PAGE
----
I mentioned yesterday that growing old is still about growing.  Change doesn’t come naturally, but it is necessary if growth is to occur.

As an entrepreneur, it seems like about every six months my job description changes.  And all the changes centered on the goal of growing my business.  In the first two years, my job was hands on, baking, cooking, purchasing, and troubleshooting, every day, all day some times.  The pace was necessary for the season, but unsustainable.  It became evident that I had to change or die.

Then came a time to hire more people to help shoulder the load. The adage “spend money to make money” was correct.  The plan was succeeding.  Our business model was growing, but was soon to plateau if I didn’t find help.  With this transition came the process of handing off more responsibility, requiring me to change my role further.  I was comfortable with the day-to-day operation.  I was good at it, but I alone was limiting my growth.  For someone with a need for lots of control, this move is like looking into the abyss.  The next step would be a doozy.

There’s an old saying I recall often, “where there are no oxen, the barn is clean, but much is accomplished by the strength of the ox.”  I’m not calling my staff a bunch of oxen,but the principle idea of the proverb holds comparative wisdom.  If you want a tidy barn and less to clean up, then by all means don’t worry yourself with a herd of oxen.  They bring with them a mess that somebody has to clean up, and that somebody might be you.  But if you want to plow the fields, crush the grain, mill the sorghum, pull the cart, then get your hands on some oxen.  They can get the work done. You’ll just have to scoop more poop.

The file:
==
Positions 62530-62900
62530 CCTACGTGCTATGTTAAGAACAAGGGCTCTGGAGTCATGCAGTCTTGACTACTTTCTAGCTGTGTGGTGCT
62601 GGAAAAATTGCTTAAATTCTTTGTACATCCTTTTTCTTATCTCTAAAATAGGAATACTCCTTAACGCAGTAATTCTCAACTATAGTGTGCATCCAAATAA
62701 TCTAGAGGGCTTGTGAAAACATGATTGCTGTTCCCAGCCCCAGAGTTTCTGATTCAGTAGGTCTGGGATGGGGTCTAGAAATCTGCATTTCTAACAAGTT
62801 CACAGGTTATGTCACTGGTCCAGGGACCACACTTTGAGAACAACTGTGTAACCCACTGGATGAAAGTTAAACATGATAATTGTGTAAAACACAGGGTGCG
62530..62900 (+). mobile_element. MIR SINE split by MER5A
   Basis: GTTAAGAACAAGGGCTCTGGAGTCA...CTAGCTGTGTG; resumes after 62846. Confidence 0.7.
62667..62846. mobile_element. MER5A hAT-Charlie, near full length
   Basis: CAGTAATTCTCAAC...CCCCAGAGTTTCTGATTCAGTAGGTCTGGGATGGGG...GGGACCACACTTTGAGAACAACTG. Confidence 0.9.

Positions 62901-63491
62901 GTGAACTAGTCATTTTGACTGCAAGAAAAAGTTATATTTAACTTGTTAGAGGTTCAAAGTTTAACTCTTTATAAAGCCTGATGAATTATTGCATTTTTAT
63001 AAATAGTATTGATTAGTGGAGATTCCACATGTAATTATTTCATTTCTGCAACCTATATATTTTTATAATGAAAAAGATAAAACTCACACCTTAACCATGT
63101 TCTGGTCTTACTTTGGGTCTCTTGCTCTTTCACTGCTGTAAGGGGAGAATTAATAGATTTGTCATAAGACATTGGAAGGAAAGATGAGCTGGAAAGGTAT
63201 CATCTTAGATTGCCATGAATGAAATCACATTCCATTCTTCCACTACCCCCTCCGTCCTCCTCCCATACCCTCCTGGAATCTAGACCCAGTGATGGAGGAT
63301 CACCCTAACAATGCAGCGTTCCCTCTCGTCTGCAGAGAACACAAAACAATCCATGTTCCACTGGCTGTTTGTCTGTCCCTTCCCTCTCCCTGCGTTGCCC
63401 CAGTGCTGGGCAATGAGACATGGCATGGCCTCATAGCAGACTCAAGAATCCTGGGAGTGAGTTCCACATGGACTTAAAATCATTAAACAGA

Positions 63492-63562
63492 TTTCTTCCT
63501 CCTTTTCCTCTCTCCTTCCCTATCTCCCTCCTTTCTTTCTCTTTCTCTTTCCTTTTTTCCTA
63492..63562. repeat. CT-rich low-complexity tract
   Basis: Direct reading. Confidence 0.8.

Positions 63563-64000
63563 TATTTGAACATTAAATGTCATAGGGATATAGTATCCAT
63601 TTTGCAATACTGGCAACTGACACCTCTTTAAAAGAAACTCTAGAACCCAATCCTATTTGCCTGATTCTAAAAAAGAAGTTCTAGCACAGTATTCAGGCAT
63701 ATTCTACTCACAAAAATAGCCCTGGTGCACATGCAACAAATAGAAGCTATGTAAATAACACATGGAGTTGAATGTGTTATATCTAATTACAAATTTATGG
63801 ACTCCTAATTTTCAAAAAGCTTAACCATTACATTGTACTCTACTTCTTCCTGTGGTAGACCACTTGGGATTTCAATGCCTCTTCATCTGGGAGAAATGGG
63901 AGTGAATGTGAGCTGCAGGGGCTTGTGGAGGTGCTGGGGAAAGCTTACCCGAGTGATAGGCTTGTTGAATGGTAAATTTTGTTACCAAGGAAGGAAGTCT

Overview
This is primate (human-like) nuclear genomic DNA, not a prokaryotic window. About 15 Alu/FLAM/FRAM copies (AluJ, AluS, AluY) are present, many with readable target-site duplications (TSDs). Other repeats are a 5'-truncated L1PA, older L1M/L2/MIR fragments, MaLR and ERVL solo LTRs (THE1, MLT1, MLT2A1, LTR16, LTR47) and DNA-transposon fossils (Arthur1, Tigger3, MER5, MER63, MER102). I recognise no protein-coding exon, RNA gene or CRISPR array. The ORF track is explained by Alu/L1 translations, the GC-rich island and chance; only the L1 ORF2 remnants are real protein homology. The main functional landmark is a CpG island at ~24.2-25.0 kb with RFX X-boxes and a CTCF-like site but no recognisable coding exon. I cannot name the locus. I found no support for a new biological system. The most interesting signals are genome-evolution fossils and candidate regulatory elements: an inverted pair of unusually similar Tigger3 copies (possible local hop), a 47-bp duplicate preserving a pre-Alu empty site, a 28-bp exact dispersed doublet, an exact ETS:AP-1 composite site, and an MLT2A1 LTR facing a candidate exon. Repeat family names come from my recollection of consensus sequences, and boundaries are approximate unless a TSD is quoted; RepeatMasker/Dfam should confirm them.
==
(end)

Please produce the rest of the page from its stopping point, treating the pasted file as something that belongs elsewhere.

I feel so fortunate every day for the team that we assembled in the past six years.  Some have been with us from day one.  But we wouldn’t be here had I not learned how to change and evolve in my role as a chef and leader.  This is the stuff they don’t teach you in culinary school.  But they should.  Your staff is your greatest asset.  Take care of them. Acknowledge their contributions. Remind them you appreciate their work.  Your business would not run without them.

Your Turn To Clean The Barn